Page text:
head wound of one child; she picked shrapnel out of the back of
another. They were hiding among the trees from helicopters that
patrolled the riverbanks and fired at anything that moved. The
stream of patients, which had been incessant since morning,
stopped about 3 p.m.
“Are there no
more?’ she asked. There were still hundreds on the other side of
the river, they told her, but the five men, the only ones who
knew how to swim, were exhausted and had to rest. So Yvonne,
just a few years out of a college in Indiana, went down to the
river, stripped to her underwear and took her turn for several
hours. The younger children, strapped to her back, grabbed her
hair in terror. The older ones almost choked her as they hung
On the Saturday
of my visit, people from all over the department came to Las
Flores to unveil a monument to 117 children captured and killed
by the military in the 1980s. As we drove with Maria Chichilco,
she told us of her adventures on this road in the 1980s as a
regional guerrilla leader. There were military patrols
everywhere. Once she talked her way through a checkpoint as an
itinerant vendor, the pile of tamales in a tray on her head
concealing her pistol. Another time, she posed as a peasant
woman nine months pregnant while carrying 240 thousand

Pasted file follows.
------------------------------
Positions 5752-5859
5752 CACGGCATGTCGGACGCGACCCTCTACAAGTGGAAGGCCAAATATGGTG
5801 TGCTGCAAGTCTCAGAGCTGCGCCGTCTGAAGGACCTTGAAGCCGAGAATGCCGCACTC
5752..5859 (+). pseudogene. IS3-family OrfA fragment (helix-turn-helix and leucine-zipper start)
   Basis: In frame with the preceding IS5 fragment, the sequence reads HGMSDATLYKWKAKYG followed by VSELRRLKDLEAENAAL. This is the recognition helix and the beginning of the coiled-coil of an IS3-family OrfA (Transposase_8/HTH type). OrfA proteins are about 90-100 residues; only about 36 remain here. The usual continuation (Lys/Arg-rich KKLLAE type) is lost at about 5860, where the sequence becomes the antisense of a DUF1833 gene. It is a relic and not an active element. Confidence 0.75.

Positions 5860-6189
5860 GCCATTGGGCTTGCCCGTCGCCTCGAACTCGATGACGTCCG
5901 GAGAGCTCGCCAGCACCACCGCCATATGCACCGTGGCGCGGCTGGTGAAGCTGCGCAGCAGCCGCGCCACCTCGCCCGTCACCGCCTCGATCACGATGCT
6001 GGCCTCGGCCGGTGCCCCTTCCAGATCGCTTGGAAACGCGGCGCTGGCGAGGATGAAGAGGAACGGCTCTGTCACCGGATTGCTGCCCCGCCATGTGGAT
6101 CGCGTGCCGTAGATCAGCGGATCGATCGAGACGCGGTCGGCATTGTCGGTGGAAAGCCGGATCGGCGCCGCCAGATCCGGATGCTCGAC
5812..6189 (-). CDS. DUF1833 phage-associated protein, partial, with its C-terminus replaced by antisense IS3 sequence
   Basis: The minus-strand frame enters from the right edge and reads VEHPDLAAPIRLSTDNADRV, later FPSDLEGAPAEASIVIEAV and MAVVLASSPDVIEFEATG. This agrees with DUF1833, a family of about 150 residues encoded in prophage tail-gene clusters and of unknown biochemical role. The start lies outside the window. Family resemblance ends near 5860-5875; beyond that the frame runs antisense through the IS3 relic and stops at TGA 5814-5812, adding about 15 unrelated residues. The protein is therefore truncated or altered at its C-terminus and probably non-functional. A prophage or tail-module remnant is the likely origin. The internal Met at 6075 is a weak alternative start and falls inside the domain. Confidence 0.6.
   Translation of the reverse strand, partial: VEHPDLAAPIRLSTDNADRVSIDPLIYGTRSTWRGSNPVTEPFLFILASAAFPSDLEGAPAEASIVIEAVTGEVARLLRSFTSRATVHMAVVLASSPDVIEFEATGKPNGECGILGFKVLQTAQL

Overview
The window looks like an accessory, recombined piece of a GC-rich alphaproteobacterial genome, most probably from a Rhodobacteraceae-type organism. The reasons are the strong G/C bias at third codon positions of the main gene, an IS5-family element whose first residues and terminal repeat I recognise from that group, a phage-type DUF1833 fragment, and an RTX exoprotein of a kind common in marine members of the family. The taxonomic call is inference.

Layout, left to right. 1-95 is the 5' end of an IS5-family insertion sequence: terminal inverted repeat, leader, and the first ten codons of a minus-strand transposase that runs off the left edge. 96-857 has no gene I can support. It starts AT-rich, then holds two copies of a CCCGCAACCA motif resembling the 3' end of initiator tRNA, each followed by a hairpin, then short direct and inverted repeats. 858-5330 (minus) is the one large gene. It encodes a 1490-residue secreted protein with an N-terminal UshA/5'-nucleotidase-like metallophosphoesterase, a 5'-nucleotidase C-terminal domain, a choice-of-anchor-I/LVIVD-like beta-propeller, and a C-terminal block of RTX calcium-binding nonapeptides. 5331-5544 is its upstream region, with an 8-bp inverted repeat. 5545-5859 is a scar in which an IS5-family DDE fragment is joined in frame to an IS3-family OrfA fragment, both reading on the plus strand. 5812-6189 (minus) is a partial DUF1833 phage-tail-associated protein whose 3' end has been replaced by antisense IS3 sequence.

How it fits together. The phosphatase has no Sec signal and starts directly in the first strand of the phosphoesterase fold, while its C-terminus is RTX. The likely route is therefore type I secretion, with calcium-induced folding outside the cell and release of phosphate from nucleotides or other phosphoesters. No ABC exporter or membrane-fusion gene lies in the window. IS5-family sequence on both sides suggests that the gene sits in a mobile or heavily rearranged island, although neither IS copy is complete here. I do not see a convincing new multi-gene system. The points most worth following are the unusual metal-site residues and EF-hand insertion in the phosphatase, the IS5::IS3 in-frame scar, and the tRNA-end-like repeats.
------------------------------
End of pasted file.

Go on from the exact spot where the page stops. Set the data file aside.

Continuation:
colones to buy arms. Her companion wore a nurse’s uniform.
As Maria groaned and writhed in feigned pain, the nurse begged
the soldiers to hurry and pass them through, shouting that the
pregnant woman’s water had already broken.
At Las Flores,
after prayers in the small church, parents and siblings told
their stories. Sometimes the soldiers killed both children and
parents. At other times they adopted the children or placed them
in an orphanage. Francesca’s was a dramatic story. With her
husband and four children she headed for the mountains. Going
ahead with two children, she got safely through the cordon. Then
she and other women stopped on a hill to rest. As they watched,
the soldiers killed several men, including Francesca’s husband.
Shortly afterwards, helicopters landed and took away 55
Ten years later,
after the war, an organization called Pro Busqueda (searchers)
started to look for the lost children. They found some who had